Danger in the Park

By Mary Joyce Capps

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    The traffic signal changed to DON’T WALK just as the girls reached the corner. Carla stopped and lifted her sobbing sister up into the stone fence. She used a tissue to blot a trickle of blood from Pam’s knees and scratched hands. The dark-haired girl thought her little sister was more upset and angry than seriously injured. Still Carla was anxious to reach home and turn the problem over to their mother.

    They had been playing at the park with friends when a group of older boys swaggered up to them and ordered the girls to leave the swings. The youths were too big for the play equipment but Carla and the others didn’t argue. The snickering boys were looking for trouble. As unfair as it was, the girls surrendered the swings.

    Pam was too young to understand that it was best to avoid trouble and to leave the park at once. She had waited for her turn and she was determined to take it.

    “Let’s go home, Pam. We can come back and play after supper,” Carla pleaded nervously. The other frightened girls had quickly left.

    “No! They’re not playing fair,” Pam cried, looking stubborn. “It’s my turn and I don’t want to go home yet. You promised to swing me up high. I don’t want to play after supper. I want to swing now!”

    “Pam, please! Let them have the swings,” Carla whispered. She tried to pry the little girl’s fingers loose from the chains, but Pam held on tightly.

    “I’ll get that kid out of there!” the tallest boy boasted. He slapped Pam’s hands but she didn’t loosen her grip. The others laughed and shouted encouragement. Pam was frightened now and began to cry. One boy held Carla back when she tried to protect her sister. The tall one jerked and twisted the chains until Pam lost her balance and toppled out of the swing seat.

    White with anger and fear, Carla fled with her wailing sister. The boys were scuffling over the swings and didn’t try to stop them.

    Carla was busy trying to soothe Pam. She didn’t notice that a car had stopped at the curb until the driver called to her.

    “Is the little girl hurt? Get in and I’ll take you home,” the smiling man offered, opening the car door.

    Carla was so upset that she almost accepted the offer. She couldn’t stop Pam’s weeping, and the blood trickling down from her sister’s skinned knees frightened her. All she wanted to do was to get Pam home as soon as possible.

    “Come on, honey, get in. Don’t be afraid. I won’t hurt you. All I want to do is help,” the driver said enticingly.

    Suddenly Carla remembered repeated warnings about getting into cars with strangers. Her parents had told her never to accept a ride from anyone she didn’t know, no matter how nice the person seemed. She also remembered the lecture at school when a police officer had explained that some very sick people look normal but might be dangerous.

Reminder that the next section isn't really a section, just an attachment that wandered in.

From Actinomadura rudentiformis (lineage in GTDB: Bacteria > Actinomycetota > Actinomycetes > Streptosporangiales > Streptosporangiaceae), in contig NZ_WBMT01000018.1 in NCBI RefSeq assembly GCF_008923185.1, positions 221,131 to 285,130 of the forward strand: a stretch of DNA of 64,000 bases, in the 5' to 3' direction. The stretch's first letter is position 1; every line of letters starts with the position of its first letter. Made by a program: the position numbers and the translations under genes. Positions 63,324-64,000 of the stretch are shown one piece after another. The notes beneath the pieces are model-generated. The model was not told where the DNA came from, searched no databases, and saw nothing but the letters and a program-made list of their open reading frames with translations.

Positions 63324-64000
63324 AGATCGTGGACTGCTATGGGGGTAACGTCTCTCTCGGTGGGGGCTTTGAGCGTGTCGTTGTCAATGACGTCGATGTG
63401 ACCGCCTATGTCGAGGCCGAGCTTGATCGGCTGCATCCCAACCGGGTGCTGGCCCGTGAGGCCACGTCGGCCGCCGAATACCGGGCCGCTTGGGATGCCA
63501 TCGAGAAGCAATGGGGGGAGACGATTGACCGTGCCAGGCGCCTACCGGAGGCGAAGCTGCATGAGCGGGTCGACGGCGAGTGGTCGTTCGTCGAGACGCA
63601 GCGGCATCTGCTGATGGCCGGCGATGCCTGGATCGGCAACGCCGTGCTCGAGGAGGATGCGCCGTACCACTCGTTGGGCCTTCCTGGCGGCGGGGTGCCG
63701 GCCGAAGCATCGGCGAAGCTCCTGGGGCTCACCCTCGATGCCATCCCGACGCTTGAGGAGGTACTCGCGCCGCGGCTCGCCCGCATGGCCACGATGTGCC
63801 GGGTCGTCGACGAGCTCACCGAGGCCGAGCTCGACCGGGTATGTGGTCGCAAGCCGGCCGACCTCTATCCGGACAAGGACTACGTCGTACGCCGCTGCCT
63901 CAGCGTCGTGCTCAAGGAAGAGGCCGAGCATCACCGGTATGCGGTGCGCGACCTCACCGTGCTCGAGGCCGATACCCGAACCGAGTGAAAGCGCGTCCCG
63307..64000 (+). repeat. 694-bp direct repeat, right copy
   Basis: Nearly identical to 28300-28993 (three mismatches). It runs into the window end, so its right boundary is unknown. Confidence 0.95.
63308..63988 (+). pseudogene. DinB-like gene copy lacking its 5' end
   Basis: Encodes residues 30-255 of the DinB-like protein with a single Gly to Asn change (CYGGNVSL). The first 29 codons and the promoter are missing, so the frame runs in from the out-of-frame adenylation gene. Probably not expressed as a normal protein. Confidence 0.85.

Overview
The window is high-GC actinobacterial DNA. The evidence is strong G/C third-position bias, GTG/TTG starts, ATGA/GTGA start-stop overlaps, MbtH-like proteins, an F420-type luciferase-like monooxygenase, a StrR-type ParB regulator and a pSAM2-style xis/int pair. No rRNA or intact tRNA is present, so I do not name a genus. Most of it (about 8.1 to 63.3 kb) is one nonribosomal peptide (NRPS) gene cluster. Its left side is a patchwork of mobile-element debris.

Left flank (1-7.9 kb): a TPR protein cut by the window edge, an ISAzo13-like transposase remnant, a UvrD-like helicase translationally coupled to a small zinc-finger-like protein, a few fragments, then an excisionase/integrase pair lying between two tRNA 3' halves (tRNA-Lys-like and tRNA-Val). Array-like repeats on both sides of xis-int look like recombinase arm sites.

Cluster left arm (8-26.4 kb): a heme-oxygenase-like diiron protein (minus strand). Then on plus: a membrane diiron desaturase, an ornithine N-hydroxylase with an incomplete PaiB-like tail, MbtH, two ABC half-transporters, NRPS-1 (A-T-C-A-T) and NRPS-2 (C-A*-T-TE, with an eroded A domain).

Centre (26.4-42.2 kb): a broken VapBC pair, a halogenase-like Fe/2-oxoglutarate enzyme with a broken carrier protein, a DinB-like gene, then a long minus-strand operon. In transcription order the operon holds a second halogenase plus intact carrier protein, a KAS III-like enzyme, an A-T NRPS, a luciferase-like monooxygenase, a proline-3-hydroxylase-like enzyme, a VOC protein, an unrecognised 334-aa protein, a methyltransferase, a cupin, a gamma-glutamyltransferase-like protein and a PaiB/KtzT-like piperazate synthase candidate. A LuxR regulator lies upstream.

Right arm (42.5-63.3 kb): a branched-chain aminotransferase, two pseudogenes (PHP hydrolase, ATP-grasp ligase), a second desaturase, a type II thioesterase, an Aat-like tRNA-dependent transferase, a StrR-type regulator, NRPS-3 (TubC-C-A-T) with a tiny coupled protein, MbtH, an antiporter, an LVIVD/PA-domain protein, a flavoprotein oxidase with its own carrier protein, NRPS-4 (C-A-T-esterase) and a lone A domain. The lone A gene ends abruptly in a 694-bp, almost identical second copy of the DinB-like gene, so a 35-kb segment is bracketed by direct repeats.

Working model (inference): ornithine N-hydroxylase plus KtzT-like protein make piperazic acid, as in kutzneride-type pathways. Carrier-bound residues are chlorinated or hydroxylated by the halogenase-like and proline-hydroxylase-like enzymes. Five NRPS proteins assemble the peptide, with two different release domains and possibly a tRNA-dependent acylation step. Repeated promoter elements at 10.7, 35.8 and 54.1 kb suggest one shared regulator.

Something about the man bothered Carla. Most adults would have rushed to help a child who was hurt. But the florid-faced man didn’t really seem concerned about Pam’s injuries. He just kept inviting the girls into his car while glancing nervously into his rearview mirror. His darting eyes kept searching for anyone watching along the street.

    Panic swept over Carla as she recognized a dented and rusted rear fender. She had seen the car before! The last two afternoons it had been parked near the play area at the park. The driver had stayed in it, apparently just watching the children.

    Carla’s heart hammered with fear. “Thank you,” she stammered, “but we don’t need a ride. We live just down the block. We’re practically home now.”

    It wasn’t true and the man sensed that she was not telling the truth. His eyes narrowed and he stopped smiling.

    How can I run with Pam? Carla wondered. We’re over three blocks from home! Relief swept over her as she saw a neighbor’s car coming toward them. “Mr. Benning! Mr. Benning!” she shouted, waving frantically.

    The stranger quickly slammed his open door and sped through a red light as Mr. Benning stopped his car and leaped out. Carla ran to him sobbing.

    Later, with two police officers sitting in their living room, Carla felt embarrassed by all the trouble she seemed to be causing. Her parents were worried, and the policemen looked grim as one of them made notes.

    “He didn’t really do anything,” she whispered shyly. “Maybe I was scared for nothing. Maybe he’s just a nice man who was trying to help us.”

    “No, Carla. The man you’ve described isn’t a ‘nice’ man,” the tall officer stated flatly. “We know him. He’s suspected of being a child molester. If you and your sister had gotten into the car with him, you don’t know what might have happened. You were smart to remember all the warnings about accepting rides from strangers.”

    Carla shivered and snuggled closer to her father. “I’ll always remember not to accept rides from strangers. And I’ll remind Pam and my friends too!” she said.

    “Good,” the policeman said, smiling and closing his notebook. “The more children who remember, the easier my job will be. And don’t worry about any more trouble at the park. I’m going to talk to those older boys and their parents. When they understand that they may be banned from the park or arrested for bullying smaller children, they’ll stay at the ball diamond.” The officer smiled. “And none of you will have to miss your turns on the swings again,” he promised.

    Illustrated by Sherry Thompson